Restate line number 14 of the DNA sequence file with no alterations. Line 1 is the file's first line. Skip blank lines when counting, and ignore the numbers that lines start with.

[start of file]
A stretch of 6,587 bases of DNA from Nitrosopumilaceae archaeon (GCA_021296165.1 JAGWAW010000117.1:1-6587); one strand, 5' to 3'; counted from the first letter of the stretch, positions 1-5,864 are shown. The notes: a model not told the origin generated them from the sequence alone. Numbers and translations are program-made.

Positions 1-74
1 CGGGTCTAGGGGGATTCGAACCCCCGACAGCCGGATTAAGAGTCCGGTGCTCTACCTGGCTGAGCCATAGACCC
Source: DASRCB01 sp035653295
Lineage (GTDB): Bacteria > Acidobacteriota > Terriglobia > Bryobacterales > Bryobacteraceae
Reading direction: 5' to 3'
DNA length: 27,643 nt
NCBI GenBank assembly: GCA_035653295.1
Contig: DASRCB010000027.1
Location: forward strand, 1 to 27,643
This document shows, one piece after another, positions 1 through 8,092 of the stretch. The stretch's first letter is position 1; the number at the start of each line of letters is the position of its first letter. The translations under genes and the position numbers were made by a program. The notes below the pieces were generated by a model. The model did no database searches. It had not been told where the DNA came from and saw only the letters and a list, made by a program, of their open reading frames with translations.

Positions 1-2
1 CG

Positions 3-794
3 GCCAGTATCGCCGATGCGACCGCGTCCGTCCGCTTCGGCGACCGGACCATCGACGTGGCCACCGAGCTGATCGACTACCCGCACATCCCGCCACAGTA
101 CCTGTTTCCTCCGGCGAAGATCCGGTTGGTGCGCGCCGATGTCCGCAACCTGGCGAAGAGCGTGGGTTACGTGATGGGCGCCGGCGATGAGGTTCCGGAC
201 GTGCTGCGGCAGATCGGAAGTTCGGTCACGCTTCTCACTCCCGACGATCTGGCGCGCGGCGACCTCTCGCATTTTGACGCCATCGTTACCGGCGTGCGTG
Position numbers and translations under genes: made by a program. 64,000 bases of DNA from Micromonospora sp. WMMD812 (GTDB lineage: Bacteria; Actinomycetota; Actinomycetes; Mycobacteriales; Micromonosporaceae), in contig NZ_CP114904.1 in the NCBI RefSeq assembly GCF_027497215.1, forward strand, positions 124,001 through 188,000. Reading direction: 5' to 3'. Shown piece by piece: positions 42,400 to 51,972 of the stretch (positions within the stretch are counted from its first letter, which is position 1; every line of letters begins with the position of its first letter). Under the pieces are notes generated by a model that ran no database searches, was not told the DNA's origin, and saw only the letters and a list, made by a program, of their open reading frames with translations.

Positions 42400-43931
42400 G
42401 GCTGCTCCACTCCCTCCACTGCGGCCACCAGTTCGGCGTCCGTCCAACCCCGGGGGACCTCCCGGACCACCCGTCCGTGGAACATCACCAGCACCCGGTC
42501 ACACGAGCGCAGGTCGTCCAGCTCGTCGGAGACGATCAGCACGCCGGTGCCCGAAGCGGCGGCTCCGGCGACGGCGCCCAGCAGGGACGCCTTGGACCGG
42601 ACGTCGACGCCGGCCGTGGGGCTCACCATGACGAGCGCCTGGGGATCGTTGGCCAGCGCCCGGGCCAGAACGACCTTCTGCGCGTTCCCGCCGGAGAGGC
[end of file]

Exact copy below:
Positions 3-794